Country overview

The Republic of Tajikistan (Tajikistan) is in Central Asia, bordered by Afghanistan to the south, the Kyrgyz Republic (Kyrgyzstan) to the north, Uzbekistan to the west and China to the east. The country is approximately 143 000 square kilometres (km2) in size with a population of 8 million.

Tajikistan's economy performed strongly in the decade following the end of the civil war in 1997. The agricultural sector is the largest sector of the economy and employs more than 65% of all workers. Real gross domestic product (GDP), measured in US dollars (USD) at purchasing power parity (PPP) was USD 16.6 billion in 2012, an increase of 108% from 2002. Relatively strong economic growth resulted from favourable prices for the country's main export items of cotton and aluminium, as well as remittances from Tajik labourers working abroad. A drop in exports and remittances during the global financial crisis affected Tajikistan, but the economy has since stabilised through help from the international community. In 2016, Tajikistan's GDP totalled Tajikistani somoni (TJS) 54.4 billion, an increase of 6.9% from 2015. However, due to devaluation of the Tajikistani somoni in relation to the US dollar, Tajikistan's GDP expressed in USD has been declining for several years​.

As Tajikistan is endowed with abundant water resources, hydropower is the main source of energy in the country. Tajikistan is home to one of the largest hydropower plants (HPPs) in the Former Soviet Union, the Nurek HPP. More than 5 000 megawatts (MW) of Tajikistan's total 5 700 MW of installed electricity generation capacity relies on hydro. The country's other fuel sources are imported oil and gas for residential and industrial use, and coal, which is modest but growing. Tajikistan's full energy resource potential has been relatively unexplored, but coal, oil and gas deposits are estimated to be moderate. 

Despite reasonable energy potential, Tajikistan's energy sector is prone to supply shocks. Electricity shortages during the winter months are standard due to the seasonal availability of water resources, with some end users experiencing shortages up to 70% of the time when conditions are extreme. The country was cut off from the Central Asia Power Grid connection by Uzbekistan's disconnection in 2009, and gas supplies from Uzbekistan to Tajikistan ceased in 2013, amplifying energy supply concerns.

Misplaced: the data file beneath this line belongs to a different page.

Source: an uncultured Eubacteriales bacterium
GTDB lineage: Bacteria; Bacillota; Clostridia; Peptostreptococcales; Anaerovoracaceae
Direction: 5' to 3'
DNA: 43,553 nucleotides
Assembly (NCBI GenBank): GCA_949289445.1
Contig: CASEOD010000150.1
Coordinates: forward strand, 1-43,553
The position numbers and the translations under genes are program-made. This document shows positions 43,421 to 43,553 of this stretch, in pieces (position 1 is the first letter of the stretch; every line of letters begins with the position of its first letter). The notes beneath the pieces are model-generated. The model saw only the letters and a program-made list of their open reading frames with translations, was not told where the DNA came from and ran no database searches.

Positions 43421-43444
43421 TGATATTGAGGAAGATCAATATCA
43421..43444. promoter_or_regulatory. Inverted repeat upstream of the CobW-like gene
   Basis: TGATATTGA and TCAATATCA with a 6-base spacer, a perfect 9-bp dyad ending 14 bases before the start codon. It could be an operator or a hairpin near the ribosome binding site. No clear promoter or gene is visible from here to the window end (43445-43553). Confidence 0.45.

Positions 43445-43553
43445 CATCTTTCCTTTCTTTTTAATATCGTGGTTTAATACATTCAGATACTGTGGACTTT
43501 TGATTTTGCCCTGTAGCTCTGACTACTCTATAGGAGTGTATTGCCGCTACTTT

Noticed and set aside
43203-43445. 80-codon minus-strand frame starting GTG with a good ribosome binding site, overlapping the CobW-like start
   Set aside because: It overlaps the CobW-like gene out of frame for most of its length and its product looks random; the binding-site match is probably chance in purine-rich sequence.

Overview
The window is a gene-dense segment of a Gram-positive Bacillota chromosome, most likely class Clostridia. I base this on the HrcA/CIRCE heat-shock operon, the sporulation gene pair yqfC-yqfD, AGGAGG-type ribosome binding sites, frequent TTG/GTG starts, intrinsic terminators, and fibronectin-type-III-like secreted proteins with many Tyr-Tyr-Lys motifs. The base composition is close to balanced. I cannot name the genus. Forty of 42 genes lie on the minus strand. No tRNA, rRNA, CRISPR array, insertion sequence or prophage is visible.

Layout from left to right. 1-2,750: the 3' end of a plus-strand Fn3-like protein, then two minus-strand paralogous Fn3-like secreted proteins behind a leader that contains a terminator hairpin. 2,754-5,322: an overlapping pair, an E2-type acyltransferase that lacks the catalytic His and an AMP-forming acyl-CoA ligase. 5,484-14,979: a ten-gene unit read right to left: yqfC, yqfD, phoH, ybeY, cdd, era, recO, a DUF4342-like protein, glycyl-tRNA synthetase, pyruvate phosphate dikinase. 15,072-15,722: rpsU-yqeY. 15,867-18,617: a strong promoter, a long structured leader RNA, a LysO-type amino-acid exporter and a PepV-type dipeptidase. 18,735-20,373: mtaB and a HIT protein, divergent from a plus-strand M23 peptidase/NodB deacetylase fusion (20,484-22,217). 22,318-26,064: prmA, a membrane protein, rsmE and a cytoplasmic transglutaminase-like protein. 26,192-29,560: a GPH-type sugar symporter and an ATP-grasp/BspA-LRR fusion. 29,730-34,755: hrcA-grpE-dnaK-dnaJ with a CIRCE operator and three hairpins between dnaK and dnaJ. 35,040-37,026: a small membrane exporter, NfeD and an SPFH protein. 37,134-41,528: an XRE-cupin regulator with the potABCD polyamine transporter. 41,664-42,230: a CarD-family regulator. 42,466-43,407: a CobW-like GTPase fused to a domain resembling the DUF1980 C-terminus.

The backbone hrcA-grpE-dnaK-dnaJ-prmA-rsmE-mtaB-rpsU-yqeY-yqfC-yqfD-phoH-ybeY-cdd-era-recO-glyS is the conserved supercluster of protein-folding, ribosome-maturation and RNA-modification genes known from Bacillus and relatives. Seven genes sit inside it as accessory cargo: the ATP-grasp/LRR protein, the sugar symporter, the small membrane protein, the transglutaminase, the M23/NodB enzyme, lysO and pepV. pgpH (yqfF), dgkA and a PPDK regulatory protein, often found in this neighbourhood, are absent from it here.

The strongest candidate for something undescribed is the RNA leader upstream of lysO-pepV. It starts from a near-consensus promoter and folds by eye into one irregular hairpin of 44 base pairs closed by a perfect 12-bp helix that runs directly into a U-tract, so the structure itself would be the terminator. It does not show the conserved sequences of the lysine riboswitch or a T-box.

The government's energy policy focuses primarily on providing uninterrupted access to all end users while improving regional co‑operation. The construction of Rogun Dam was deemed feasible by a World Bank study in late 2014, construction of the Rogun HPP recommenced in autumn 2016, and two aggregates are expected to start generating electricity by 2018. Rogun HPP's additional generation will eliminate winter shortages and allow for exports to electricity-hungry markets in  Afghanistan, Pakistan, India, Iran, Kazakhstan and the Russian Federation (Russia).

Before Rogun HPP is fully operational (around 2026), the country is committed to improving its energy sector efficiency through network rehabilitation, restructuring (but not yet unbundling) of the state-owned vertically integrated single electricity provider Barqi Tojik, increased production from domestic energy sources (including renewables) and progressive removal of tariff subsidies. These measures will address such energy sector challenges as ageing infrastructure, inefficient operations, mounting debt, and below-cost tariffs (they are among the lowest in the world).

In 2014, Sangtuda 2 HPP (210 MW) became operational, and the coal-fired combined heat and power (CHP) Dushanbe-2 plant (400 MW) entered into service in 2016; the additional capacity will alleviate winter power shortages and diversify the energy fuel mix. Investment in small HPPs by domestic and foreign investors has been strong since 2010, resulting in construction of 300 small HPPs. ​​​​

Significant domestic and foreign investment will be required for continued energy sector development. The government has therefore relaxed investment barriers since 2007 to improve the investment climate, but perceived corruption and a lack of experience with Tajik authorities are stalling foreign investment.​

Related publications

Energy Policies Beyond IEA Countries - Eastern Europe, Caucasus and Central Asia 2015​​

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Related links

Go to the Sankey Flow of Tajikistan​

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Energy Marketshttps://www.eu4energy.iea.org/Pages/Energy-Markets.aspxEnergy Markets
Energy Securityhttps://www.eu4energy.iea.org/Pages/Energy-Security.aspxEnergy Security
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